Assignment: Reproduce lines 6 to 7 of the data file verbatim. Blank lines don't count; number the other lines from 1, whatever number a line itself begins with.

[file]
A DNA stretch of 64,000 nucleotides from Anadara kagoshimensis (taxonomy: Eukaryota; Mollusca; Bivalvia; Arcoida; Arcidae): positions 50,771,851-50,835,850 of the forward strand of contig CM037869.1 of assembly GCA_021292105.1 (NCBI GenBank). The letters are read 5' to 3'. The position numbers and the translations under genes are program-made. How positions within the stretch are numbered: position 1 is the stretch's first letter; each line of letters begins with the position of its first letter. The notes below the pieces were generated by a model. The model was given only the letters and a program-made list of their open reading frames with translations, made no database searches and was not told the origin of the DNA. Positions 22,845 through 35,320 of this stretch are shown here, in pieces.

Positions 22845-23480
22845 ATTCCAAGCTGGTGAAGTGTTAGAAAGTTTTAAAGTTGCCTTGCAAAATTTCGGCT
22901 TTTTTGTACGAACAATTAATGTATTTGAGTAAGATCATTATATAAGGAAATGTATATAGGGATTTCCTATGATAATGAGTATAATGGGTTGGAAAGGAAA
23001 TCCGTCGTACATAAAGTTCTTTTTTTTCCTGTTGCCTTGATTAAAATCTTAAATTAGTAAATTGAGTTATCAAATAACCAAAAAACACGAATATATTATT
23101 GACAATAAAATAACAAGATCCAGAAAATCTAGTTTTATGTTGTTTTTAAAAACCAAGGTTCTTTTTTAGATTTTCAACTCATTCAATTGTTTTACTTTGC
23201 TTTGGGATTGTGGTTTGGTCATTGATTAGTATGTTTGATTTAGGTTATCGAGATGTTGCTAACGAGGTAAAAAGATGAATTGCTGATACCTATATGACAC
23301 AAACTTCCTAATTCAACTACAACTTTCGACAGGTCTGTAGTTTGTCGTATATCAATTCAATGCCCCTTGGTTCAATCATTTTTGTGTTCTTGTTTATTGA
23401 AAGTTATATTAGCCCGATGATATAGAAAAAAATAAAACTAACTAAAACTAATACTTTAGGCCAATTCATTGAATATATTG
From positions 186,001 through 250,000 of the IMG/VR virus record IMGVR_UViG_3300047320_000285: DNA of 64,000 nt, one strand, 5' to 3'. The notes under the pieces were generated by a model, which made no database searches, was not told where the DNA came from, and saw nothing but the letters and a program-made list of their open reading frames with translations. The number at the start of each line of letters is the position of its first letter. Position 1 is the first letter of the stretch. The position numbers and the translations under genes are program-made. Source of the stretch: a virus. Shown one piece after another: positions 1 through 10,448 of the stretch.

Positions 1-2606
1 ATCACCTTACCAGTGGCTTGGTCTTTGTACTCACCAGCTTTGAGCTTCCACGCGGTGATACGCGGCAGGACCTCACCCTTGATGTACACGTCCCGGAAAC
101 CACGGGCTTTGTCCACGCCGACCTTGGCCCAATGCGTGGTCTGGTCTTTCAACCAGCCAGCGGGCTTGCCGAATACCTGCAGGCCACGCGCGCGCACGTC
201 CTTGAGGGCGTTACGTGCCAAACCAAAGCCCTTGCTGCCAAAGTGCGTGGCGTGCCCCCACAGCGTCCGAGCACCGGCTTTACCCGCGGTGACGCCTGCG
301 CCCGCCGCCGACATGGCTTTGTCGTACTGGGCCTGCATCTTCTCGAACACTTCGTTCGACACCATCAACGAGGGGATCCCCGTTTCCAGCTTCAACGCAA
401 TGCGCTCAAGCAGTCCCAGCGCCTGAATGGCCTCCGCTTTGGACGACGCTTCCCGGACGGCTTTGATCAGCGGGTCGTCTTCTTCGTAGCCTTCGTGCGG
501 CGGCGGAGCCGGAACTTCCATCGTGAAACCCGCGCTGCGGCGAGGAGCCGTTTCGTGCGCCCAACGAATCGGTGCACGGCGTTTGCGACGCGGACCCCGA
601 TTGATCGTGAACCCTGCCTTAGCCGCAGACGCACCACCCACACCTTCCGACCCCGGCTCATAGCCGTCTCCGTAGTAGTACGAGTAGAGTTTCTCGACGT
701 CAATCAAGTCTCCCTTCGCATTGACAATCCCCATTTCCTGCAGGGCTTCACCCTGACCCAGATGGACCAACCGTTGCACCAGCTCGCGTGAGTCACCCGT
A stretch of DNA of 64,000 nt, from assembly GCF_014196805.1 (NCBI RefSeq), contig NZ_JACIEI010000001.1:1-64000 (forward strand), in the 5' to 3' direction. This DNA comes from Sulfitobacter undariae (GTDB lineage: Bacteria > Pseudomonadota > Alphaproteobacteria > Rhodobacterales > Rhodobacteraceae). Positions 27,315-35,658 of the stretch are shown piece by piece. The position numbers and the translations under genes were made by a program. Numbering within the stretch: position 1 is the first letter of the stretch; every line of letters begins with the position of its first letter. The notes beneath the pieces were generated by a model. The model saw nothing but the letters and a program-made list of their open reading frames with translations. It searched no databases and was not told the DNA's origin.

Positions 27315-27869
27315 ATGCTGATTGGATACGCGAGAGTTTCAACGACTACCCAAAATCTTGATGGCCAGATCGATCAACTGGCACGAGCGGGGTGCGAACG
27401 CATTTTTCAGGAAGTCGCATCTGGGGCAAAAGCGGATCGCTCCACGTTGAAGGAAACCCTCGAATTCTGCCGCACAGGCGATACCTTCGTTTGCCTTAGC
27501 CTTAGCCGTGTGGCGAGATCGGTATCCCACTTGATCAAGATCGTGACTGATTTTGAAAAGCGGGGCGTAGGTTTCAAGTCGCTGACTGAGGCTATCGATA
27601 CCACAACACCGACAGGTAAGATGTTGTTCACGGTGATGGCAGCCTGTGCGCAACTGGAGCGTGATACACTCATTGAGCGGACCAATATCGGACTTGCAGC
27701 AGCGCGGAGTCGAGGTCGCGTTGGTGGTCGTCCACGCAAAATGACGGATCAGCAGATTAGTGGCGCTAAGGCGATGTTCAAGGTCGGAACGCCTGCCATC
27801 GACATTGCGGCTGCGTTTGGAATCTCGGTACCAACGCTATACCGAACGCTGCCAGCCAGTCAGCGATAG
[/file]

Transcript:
23101 GACAATAAAATAACAAGATCCAGAAAATCTAGTTTTATGTTGTTTTTAAAAACCAAGGTTCTTTTTTAGATTTTCAACTCATTCAATTGTTTTACTTTGC
23201 TTTGGGATTGTGGTTTGGTCATTGATTAGTATGTTTGATTTAGGTTATCGAGATGTTGCTAACGAGGTAAAAAGATGAATTGCTGATACCTATATGACAC